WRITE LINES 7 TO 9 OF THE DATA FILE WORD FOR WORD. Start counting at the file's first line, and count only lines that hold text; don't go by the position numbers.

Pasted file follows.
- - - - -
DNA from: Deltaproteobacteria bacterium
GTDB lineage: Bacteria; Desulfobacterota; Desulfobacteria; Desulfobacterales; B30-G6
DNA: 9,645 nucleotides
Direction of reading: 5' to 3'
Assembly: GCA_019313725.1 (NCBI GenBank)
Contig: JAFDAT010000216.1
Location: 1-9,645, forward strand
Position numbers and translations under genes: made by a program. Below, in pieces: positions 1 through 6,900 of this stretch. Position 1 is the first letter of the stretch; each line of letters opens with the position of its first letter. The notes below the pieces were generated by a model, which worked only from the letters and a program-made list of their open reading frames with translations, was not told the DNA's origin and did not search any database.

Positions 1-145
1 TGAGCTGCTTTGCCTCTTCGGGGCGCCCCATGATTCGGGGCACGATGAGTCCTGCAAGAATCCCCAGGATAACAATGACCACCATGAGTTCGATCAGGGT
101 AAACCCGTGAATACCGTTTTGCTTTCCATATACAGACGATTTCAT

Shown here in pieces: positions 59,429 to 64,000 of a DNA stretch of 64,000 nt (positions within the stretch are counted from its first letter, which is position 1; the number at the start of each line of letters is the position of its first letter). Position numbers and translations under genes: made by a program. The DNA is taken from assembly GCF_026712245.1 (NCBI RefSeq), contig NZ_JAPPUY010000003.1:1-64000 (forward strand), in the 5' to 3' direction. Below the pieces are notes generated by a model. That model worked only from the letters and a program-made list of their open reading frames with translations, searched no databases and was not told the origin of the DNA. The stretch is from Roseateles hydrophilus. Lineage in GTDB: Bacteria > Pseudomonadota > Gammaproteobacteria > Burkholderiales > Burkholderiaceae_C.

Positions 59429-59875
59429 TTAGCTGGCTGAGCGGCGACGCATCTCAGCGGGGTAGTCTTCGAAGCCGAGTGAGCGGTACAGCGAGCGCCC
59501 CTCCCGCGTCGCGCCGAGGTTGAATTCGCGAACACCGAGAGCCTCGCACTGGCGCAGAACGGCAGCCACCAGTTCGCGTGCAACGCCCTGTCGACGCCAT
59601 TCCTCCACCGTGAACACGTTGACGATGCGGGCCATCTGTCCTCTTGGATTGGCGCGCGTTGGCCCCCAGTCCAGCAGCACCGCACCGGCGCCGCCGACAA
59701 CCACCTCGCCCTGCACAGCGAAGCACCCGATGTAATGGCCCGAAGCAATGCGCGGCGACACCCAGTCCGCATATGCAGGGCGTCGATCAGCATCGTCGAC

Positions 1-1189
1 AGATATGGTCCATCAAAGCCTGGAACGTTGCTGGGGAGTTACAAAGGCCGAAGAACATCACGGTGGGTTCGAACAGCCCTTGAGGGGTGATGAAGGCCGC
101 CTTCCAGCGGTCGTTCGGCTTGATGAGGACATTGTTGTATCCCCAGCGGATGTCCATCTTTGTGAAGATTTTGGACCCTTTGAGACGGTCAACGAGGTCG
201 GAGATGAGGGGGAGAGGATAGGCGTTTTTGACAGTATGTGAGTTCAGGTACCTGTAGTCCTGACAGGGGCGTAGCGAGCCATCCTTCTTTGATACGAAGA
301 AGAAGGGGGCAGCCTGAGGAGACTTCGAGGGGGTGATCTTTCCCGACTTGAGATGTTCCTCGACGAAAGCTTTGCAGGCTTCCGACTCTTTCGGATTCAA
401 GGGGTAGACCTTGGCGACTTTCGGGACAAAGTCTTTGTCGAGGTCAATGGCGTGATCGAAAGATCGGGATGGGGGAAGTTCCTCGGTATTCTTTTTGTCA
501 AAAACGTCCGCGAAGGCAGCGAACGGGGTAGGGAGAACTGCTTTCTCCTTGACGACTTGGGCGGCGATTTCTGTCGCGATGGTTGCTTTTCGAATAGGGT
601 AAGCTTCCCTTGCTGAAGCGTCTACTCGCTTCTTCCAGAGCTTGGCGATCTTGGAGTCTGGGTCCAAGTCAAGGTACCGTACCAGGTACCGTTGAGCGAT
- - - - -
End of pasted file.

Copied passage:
Location: 1-9,645, forward strand
Position numbers and translations under genes: made by a program. Below, in pieces: positions 1 through 6,900 of this stretch. Position 1 is the first letter of the stretch; each line of letters opens with the position of its first letter. The notes below the pieces were generated by a model, which worked only from the letters and a program-made list of their open reading frames with translations, was not told the DNA's origin and did not search any database.

Positions 1-145